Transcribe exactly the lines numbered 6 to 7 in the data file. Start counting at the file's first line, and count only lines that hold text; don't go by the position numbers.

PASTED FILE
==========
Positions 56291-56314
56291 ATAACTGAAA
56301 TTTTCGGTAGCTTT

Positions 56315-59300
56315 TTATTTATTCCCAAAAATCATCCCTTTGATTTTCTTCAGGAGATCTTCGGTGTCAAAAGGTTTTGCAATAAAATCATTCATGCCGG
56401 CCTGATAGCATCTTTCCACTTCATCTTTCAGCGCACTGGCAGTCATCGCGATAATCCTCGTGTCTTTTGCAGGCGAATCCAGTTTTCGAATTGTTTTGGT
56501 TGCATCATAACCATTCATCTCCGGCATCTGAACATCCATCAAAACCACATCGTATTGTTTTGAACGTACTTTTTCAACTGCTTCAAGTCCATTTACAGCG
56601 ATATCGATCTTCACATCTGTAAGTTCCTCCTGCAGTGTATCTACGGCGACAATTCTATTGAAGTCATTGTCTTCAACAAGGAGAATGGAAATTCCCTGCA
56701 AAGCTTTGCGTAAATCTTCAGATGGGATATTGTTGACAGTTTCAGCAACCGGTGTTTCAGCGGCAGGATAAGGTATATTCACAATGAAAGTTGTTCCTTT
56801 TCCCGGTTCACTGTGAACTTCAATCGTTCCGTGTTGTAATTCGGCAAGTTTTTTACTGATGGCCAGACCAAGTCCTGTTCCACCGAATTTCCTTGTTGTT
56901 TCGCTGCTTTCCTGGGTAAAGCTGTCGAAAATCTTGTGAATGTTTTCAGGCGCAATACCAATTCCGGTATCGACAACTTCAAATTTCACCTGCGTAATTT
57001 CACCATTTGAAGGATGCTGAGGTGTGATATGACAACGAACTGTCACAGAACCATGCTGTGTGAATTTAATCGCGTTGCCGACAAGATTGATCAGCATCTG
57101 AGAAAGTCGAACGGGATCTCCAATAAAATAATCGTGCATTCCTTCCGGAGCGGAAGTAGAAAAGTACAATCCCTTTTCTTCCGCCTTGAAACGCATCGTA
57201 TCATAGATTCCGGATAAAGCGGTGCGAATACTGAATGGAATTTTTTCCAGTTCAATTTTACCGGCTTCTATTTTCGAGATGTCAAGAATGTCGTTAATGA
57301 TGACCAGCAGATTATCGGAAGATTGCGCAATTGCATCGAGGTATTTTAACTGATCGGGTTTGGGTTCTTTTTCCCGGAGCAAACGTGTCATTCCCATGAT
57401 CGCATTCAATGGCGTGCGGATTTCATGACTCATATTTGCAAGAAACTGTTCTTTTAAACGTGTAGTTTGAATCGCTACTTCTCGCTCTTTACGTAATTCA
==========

56401 CCTGATAGCATCTTTCCACTTCATCTTTCAGCGCACTGGCAGTCATCGCGATAATCCTCGTGTCTTTTGCAGGCGAATCCAGTTTTCGAATTGTTTTGGT
56501 TGCATCATAACCATTCATCTCCGGCATCTGAACATCCATCAAAACCACATCGTATTGTTTTGAACGTACTTTTTCAACTGCTTCAAGTCCATTTACAGCG